Today, our Academy serves over 240 artists each year, creating a thriving community where skills, work ethic, and inspiration are not just taught but “passed down.”

Help our students THRIVE by making a gift to the Antaeus Academy this Holiday Season.
 

A Letter From Harry Groener

My name is Harry Groener. You may be familiar with my work in theater, television or film. If you don’t know me, you can search for me online and see that my passion for the arts started in a ballet company in San Francisco and has continued from Broadway to Broadway – Broadway and Brand that is. I am talking about Antaeus Theatre Company which resides in the new Kiki & David Gindler Performing Arts Center in Glendale. I am reaching out to you and encouraging you to support this company that I am so proud to be part of. From the time Dakin Matthews and Lillian Garrett-Groag gathered some L.A. actors together and began the journey from borrowed rooms and fax machines at The Taper Annex to a warehouse, and tiny spaces in NOHO, to our shiny new digs in Glendale, we have pursued preservation of existing classics and the search for new ones.

I am a proud Founding Member. However, in 2004 I had an epiphany regarding my home theater and my relationship to it. My wife Dawn Didawick and I performed in a production of Chekhov x 4 in The Bear and for me it was like coming back to the well. There was a kind of renewal as an artist that reignited my passion for theater and my commitment to Antaeus as an actor and an audience. I wanted to help my company grow and thrive. I get to do that by having the privilege of performing in iconic roles such as King Lear and Big Daddy in last year’s award-winning production of Cat On A Hot Tin Roof. I get to do that by serving as a Board Member. I get to do that by being an Ambassador for Antaeus all around the country as I work in other theaters and cities. I get to do that by reaching out to you today to ask you to contribute to a theater company devoted to bringing you world-class theater, to bringing arts and education programs to our community at William Tell Aggeler Opportunity High School, Homeboy Industries, New Village Girls Academy, and Hoover High School, and to training theater artists in our Academy who want to hone the skills necessary to accomplish the tasks that classical theater requires of its actors. I chose well when I put my passion to work for Antaeus.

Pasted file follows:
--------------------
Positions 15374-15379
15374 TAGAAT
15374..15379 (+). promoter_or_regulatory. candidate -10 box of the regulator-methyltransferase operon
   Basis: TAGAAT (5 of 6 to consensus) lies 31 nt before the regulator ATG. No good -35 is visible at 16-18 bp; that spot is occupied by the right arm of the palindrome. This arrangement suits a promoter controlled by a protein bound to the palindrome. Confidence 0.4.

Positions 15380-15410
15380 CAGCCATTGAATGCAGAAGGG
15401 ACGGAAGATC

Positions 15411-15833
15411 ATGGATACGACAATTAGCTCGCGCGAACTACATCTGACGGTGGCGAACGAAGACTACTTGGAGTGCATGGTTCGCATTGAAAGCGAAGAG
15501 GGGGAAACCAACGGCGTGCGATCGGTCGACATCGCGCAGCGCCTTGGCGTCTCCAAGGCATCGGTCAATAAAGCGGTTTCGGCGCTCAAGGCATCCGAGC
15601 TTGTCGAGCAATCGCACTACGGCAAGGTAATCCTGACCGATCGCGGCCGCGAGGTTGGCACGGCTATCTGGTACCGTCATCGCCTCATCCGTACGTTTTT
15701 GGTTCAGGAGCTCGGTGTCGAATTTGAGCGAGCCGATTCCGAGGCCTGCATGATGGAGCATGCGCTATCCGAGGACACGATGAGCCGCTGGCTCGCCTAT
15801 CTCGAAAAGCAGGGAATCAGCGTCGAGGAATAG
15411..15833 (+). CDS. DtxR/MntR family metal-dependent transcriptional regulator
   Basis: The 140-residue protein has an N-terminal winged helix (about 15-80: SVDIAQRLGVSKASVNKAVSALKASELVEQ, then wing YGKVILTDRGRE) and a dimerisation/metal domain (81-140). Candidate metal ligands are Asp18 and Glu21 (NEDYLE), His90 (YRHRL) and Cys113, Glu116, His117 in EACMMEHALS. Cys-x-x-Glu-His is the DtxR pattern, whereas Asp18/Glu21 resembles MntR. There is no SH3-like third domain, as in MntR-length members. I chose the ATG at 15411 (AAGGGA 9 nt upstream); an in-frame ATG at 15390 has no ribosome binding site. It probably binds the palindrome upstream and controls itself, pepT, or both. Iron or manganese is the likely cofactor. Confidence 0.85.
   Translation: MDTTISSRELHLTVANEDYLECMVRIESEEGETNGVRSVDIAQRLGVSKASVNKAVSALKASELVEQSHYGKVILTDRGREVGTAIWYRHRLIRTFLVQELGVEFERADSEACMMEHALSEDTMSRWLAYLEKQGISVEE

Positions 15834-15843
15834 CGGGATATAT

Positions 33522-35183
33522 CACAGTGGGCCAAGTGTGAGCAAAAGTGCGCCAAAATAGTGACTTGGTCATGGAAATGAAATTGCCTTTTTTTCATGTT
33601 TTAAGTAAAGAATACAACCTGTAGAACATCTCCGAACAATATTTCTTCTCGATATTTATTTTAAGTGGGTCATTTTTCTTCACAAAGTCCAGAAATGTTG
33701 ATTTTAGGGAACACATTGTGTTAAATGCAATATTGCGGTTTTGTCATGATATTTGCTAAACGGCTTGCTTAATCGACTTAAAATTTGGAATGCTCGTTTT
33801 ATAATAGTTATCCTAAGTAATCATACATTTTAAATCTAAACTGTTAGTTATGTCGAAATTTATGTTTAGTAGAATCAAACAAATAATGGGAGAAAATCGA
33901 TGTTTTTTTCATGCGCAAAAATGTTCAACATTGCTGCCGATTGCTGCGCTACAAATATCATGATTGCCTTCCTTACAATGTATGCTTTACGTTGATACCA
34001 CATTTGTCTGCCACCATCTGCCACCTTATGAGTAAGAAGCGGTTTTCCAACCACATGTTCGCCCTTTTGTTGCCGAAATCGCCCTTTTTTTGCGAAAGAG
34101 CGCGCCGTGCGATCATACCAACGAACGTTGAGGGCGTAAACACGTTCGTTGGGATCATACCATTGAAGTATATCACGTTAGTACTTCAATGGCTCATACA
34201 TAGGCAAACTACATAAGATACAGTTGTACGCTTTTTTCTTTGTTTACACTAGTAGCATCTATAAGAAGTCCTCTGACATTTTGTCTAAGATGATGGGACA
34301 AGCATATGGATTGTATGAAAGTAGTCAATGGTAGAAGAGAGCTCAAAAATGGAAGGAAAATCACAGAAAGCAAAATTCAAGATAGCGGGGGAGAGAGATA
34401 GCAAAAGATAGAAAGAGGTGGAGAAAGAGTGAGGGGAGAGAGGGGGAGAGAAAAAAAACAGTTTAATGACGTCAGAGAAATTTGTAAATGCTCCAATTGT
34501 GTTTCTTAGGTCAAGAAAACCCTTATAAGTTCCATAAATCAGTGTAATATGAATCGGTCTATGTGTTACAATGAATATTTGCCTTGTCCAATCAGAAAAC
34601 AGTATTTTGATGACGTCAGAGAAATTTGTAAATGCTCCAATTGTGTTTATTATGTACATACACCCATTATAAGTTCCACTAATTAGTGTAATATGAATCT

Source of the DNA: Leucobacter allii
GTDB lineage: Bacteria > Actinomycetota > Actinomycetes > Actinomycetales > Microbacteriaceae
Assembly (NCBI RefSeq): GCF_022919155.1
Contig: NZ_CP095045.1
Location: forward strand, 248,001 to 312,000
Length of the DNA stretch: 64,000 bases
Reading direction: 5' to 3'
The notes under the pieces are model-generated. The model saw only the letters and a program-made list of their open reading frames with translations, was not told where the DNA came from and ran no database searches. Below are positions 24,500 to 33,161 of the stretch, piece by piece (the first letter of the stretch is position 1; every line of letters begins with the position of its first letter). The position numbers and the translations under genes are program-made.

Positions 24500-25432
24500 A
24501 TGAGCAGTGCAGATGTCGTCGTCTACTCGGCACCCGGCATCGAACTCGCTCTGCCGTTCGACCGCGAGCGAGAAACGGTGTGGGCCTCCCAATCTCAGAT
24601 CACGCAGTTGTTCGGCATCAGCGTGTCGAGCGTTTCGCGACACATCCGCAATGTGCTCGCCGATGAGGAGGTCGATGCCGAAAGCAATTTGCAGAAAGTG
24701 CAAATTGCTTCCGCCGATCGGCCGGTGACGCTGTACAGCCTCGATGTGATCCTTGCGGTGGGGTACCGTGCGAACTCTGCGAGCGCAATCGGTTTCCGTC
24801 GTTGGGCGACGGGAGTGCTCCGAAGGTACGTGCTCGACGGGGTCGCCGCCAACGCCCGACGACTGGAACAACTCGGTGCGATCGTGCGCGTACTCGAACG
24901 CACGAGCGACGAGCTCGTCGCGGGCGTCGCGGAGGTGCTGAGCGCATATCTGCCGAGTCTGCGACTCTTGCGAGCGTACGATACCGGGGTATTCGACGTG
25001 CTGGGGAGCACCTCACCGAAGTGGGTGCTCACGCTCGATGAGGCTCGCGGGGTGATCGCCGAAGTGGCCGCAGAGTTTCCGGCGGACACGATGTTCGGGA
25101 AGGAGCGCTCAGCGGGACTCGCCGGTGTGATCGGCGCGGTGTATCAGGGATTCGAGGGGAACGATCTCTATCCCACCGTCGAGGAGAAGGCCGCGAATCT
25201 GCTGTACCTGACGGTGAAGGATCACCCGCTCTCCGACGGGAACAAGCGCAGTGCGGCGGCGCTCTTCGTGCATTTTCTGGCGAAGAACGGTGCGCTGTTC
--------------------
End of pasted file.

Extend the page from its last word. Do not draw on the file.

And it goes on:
I hope you will join me by supporting us as an audience member and as a donor through a contribution today. I do, and I know that my donation is supporting all of the above and more. Give your regards to Broadway and Brand in any way you can by supporting Antaeus Theatre Company.

Sincerely,
Harry Groener

Help Us Find the Next Great Classic

Antaeus’ Playwrights Lab is looking for the next great classic, but a great play is not created overnight. A playwright needs a supportive environment where they can question, break apart, and put back together their work again and again. That is why each week, Antaeus actors collaborate with select Los Angeles-based playwrights to develop new work, giving them a rare chance to collaborate in real time.

The playwrights are able to hear their plays read aloud by some of the most talented actors in Los Angeles.
In 2017 alone, the Antaeus Playwrights Lab workshopped over 35 new plays.

Help our Playwrights Lab CREATE essential new work by making a donation today.
 

Support Antaeus’ Subsidized Ticketing Program

For twenty-six years, Antaeus has provided our artists and audiences with an intimate, mutual exploration of art that inspires positive change in our community. This season, over 13,000 audience members will walk through our doors, but theater is not always accessible to everyone who wants to attend.

We believe that everyone should have the opportunity to experience theater that inspires them, which is why 30% of our audiences receive subsidized ticket prices to our shows.
 
This holiday season, INSPIRE someone by supporting Antaeus’ Subsidized Ticketing Program.

Support Antaeus’ Arts Education Programs

You get to perform, get to do a lot of things
you’re not used to doing, but you get to express
your feelings, what you’re about, what you’ve
been through. You get to take risks and grow.
– Alonzo, Arts Education Student

We believe that everyone deserves a chance to share their voice. Our arts education programs provide learning opportunities to students, educators, and audience members, connecting the essentially human elements in classical texts to today’s issues and ideas.

The vision of this program is to contribute to a community where individuals have access to positive adult role models, and where they learn to recognize the “hero” potential that they each possess using their own writing.

Help us EMPOWER more students through our arts education program in 2018 by making a gift this holiday season.

Antaeus opens 2017/18 season with sexy, scandalous ‘Les Liaisons Dangereuses’